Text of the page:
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operators increase efficiency - UK
A UK surveillance group found their CCTV systems could help
solve more crimes if CCTV operators were well-trained and
located in a single dedicated CCTV unit. As well as staff being
able to identify relevant data quickly, better systems also
established strict evidentiary protocols, including secure
sealing of tapes and helping police provide a strong audit
trail. CCTV is most effective as a deterrent when potential
criminals believe that being recorded doing something illegal on
CCTV would be likely to result in police action.
IP cameras solve some CCTV problems - May 2008
IP cameras remove the need to dig trenches and lay cable-saving
organisations with large systems many thousands of dollars.
Image quality is also set to improve, especially compared to
older analogue systems, as increasingly high resolution cameras
come onto the market at ever more affordable prices.
Vandal and weather resistant-CCTV secure Irish towns
Advances in digital recording, wireless networks and tougher
cameras now allow CCTV cameras to be installed closer to ground
level, giving better image quality than otherwise would have
been the case. These weatherproof and vandal-resistant cameras
produce images that good enough to use as evidence in court,
even if recorded in low-light situations, such as under street
Managing changes to storage formats
The switch to digital storage raises the question of how legacy
data stored on tape should be securely archived to meet legal
requirements and to allow companies to find specific data when
needed. One company has decided to digitise their entire
collection of 3500 hours of data as part of a transition to a
tapeless, file-based workflow. The process is expected to take
around three months.
Distributed architecture takes the load off networks - January
One way to mange the potential for IP CCTV to overload networks
is to move to distributed architecture. It means letting the
cameras do the work of image processing and recording logic,
sending only the finished result to a central monitoring station
for any necessary human action or intervention, and for data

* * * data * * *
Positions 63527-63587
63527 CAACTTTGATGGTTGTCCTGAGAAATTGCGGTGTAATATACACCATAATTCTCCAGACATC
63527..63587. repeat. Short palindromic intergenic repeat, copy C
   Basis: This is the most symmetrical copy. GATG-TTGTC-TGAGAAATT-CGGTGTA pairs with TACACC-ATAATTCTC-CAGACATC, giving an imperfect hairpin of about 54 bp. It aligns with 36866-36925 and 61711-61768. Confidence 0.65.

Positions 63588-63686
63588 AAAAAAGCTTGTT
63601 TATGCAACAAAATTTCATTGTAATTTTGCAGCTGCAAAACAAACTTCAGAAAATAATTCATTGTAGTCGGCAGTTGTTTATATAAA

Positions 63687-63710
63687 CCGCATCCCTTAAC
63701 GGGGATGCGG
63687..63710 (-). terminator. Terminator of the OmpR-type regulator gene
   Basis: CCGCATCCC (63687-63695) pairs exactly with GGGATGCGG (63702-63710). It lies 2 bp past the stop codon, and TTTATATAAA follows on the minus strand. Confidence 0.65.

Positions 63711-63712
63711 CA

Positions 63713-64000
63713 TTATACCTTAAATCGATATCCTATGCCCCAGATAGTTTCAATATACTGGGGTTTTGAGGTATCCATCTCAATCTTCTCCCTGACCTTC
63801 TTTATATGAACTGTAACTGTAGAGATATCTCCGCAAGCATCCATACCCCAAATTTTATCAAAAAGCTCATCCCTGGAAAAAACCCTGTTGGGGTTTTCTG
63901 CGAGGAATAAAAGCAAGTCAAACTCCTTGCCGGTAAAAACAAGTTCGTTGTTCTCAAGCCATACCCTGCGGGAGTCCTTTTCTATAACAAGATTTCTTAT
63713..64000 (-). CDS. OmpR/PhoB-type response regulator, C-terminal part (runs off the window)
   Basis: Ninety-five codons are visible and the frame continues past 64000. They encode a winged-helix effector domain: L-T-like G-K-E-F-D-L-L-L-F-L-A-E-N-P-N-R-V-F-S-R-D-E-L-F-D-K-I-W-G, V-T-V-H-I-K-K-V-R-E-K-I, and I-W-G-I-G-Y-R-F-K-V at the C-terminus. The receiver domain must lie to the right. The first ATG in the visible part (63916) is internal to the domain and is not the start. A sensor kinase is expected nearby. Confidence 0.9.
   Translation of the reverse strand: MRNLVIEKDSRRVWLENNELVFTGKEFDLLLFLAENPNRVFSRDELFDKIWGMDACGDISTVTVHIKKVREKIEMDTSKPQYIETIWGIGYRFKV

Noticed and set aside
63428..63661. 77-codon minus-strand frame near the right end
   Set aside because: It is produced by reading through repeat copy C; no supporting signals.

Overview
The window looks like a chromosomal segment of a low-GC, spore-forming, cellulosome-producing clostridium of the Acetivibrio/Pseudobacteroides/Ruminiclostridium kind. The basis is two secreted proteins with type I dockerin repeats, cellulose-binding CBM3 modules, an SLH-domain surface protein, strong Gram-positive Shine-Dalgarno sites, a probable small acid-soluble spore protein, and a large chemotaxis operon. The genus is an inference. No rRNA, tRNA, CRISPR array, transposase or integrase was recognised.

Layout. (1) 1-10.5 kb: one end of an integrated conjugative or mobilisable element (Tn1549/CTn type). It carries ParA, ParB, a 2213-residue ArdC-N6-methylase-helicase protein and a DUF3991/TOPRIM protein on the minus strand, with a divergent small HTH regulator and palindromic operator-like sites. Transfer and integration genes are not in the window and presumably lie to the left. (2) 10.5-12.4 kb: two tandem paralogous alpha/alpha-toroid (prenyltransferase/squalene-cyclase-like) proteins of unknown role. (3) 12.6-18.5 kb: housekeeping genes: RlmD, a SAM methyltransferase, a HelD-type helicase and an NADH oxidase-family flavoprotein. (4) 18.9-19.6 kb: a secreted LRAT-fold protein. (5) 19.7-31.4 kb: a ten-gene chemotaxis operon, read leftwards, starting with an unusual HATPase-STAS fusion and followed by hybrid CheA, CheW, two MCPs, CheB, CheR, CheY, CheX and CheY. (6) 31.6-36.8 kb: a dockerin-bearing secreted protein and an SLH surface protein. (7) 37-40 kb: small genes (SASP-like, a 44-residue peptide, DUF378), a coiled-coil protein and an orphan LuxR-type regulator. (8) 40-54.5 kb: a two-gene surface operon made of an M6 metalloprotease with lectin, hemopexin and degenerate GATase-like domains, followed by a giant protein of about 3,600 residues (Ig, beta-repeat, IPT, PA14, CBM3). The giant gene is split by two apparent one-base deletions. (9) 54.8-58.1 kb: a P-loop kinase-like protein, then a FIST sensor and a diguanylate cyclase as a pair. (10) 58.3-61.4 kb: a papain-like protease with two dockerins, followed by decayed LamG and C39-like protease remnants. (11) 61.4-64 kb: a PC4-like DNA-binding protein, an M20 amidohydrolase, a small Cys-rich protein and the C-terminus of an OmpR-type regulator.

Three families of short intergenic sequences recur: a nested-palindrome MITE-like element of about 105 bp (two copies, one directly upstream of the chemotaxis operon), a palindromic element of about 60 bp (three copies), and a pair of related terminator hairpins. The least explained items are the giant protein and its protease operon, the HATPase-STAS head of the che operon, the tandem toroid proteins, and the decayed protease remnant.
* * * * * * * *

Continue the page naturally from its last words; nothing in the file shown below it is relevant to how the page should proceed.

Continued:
storage. For motion-triggered CCTV, for example, this means that
data would be sent for analysis and storage only when there is
some movement. In contrast, a conventional CCTV system sends ALL
data across the network for analysis at a central point, taking
up valuable bandwidth for hours of non-action. Because less
information is sent across a network from any single camera,
more cameras of higher resolution can be connected to one
central station, giving a more efficient security system.
The Italian solution
A wireless IP system connected to two fully redundant and
independent wireless communication centres in an Italian city
replaced an ageing, inadequate and expensive video CCTV system,
allowing police to monitor the city areas, using the modern
digital cameras with automatic motion tracking and 35x zoom in
day and night modes. Clever use of fibre optics backbones and
other innovations reduces the risk of loss of data due to power
outages, for example.
Ensuring CCTV data for evidentiary purposes - South Africa,
The collection and use of CCTV data in legal proceedings was
discussed at the iLegal conference in South Africa in 2008. Very
popular was a panel session that discussed the evidentiary
requirements for CCTV data to be accepted. This means the data
custodians need to be able to prove the integrity of their CCTV
system and the data collected. Courts would look for strict
protocols and procedures for capturing and securing data.
Watermarking ranked an important second to strictly enforced
procedures in the evidence handling process.
Solid state storage media - UK, December 2008
This article discusses the advantages and disadvantages of
solid-state memory (like a flash drive) compared with hard
drives. Solid-state memory is a more robust medium because it
can withstand very poor environmental conditions, including all
but the most extreme shock and vibration. Failure is less likely
because there are no moving parts that could fail. It is already
being used as a back-up medium for CCTV data, and for
transferring CCTV data to a PC.
Overview of options for encrypting your back-up data -
Australia, September 2007
This older article presents the options for securing back-up
data using various methods of encryption-software-based
encryption, in-line encryption, and drive-based encryption.
Options for safe and secure password management - USA, November
Good control of password access to CCTV computer systems is
widely considered to be essential. This review of covers nine
products and provides a very brief overview of the general
factors you should consider before buying specialised products.
Links to reviews for each to the products tested are also
Malware an increasing threat - December 2008
Malware-spyware, viruses and scams-have increase by a factor of
ten in the 12 months to December 2008, according to one software
vendor. The trick is to keep software up-to-date, use good
security software, and be careful of what you choose to click
on. As CCTV moves to network-based solutions, the need for
vigilance will only increase.
Physical security needed for networks - January 2009
As well as the guarding against hacking, malware and other
software threats to a CCTV network, managing the physical
security is also essential. Only those with the need and
appropriate clearance should be able to access CCTV or other IT
Technical Considerations Associated With Deploying CCTV
A description of the most common technical considerations which
must be addressed at the outset of any CCTV project.
Managing risks to CCTV data and systems
CCTV systems collect all types of information for a wide range
of reasons. While the equipment is valuable, it is almost always
the records, and the information they hold, that matter the